The solar lantern distribution model combines the provision of training of retailers in products marketing and maintenance with dedicated revolving fund for lending to retailers and final consumers

The role of the different actor involved in the distribution chain is as follows:

· Mali-Folkecenter Nyetaa: is responsible for the overall coordination of the project and the provision of marketing advise to the retailers. MFC is also responsible for the monitoring of the price charged by the retailers, which has been set to maximum of 30 Euros.

· ACCESS SARL: a private enterprise is responsible for the identification potential retailers comprising artisans or shopkeepers with a selling skill. ACCESS also provides the retailers with necessary technical training for the maintenance of the products. There are also informal training during regular monitoring by the staff of ACCESS SARL to check the work of the retailers and exchange on any problems arising. After these training ACCESS supply the retailers with stock of solar lanterns.

· The Retailers and Women cooperative receive the stock of solar lantern from ACCESS SARL and sell them the final consumers.

· In order to facilitate access to financial resources, part of the project grant is used as dedicated revolving fund placed at MFC micro finance institution (Nyetaa Finance) to facilitate lending to both retailers and the consumers for the purchase of the solar kits. Instead of giving cash money to the borrowers, Nyetaa Finance Nyetaa give them vouchers which allow them to get the solar kits from ACCESS SARL. Nyetaa is responsible for collecting the repayment from the borrowers and pay ACCESS SARL.

· The model is designed to be self-sustaining after 12 months of operation. At the end of the project when the distribution network is well developed, ACCESS SARL will use its own money to purchase additional solar kits to continue the distribution and upscale the model to others areas. In this case Access can develop in local Bank a loan facility.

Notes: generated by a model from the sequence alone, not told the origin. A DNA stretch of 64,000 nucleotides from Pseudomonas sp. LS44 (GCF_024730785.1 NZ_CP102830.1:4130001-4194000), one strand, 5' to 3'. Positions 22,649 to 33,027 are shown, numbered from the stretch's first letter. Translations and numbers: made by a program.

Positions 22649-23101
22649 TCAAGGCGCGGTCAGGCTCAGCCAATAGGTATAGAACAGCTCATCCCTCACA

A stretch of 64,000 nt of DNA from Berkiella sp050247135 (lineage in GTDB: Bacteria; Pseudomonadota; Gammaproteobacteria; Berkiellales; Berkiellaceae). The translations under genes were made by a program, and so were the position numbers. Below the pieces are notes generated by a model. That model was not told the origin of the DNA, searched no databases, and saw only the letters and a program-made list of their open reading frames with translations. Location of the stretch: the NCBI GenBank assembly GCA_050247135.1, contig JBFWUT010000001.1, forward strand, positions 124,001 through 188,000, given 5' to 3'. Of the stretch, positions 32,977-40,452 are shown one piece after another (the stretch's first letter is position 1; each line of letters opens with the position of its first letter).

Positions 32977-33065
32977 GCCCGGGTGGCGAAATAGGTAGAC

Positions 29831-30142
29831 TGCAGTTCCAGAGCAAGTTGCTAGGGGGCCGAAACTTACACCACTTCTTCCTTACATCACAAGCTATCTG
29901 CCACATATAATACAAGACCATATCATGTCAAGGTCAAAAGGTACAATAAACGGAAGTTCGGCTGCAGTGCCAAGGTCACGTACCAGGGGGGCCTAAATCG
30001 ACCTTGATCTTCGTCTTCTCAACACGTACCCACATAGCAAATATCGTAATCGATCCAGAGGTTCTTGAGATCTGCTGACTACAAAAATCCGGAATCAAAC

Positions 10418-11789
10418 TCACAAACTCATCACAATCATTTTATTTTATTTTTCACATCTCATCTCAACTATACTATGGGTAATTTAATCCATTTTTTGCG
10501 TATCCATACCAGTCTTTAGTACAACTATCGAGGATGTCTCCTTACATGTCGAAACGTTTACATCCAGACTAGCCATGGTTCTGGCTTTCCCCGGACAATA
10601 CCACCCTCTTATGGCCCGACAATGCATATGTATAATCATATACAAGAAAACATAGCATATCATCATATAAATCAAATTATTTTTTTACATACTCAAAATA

3. Benefits of the Project

The project has many benefits including:
· The customers who buy the solar panel and lamp, phone chargers have the potential to save some money over the first year, which will increase every year, as the initial cost of the kit would have been incurred over the first year.
· In addition, the health of the family will be improved dramatically when household use of kerosene decreases, eliminating toxic fumes, smoke and fire hazards.
· The solar kits also make reading possible and at night add more hours of productivity to the day, improve communications by enabling mobile phone use in area where there is no electricity.
· The retailers who sell the products will also make some profit on each solar kit. The business model estimate the profit for retailers at 3 euros per kit and a cost savings for the households to 125 Euros per year as compared to kerosene lighting.

· In addition the replacement of kerosene lamp with solar lantern will reduce the emissions of greenhouse gas.

4. Lessons Learned and Policy Implication

This project demonstrates that:
· if appropriate market-based technologies delivery mechanisms are put in place, rural poor are “valuable customers” who could get access to energy end use appliances on a commercial basis not as “recipients of charity”.

· the delivery of energy products could also create jobs and generate income for local entrepreneurs and saving for the households.

More information:
Information on MFC’s solar energy projects here


INFORSE globe logo
Energy Access

Solutions to provide energy access for all


· East Africa: Scaling up Access to Modern Energy Services

  · Kenya: Decentralizing Power Policy
  · Kenya: Afforestation for Charcoal
  · Mali: Jatropha Biofuel for Rural Electrification

· Mali: Productive Use of Energy

  · Mali: Solar Lighting Kits for Rural Areas
  · Uganda: Feed-in Tariff for Renewable Energy
  · India: Solar Dryer
  · India: Solar Lantern Charging Station
  · India: Household Biogas Plant
  · India: Micro-Agroecological Village Development Model
  · Nepal: Improved Water Mills
  · Nepal: Charging Centre for Solar Lamps
  · Sri Lanka: Commercialization of Improved Cookstoves
  · Sri Lanka: Standard Code for Domestic Biogas Systems
The cases were collected in the framework of the "Southern Voices on Climate Change" Project. Link: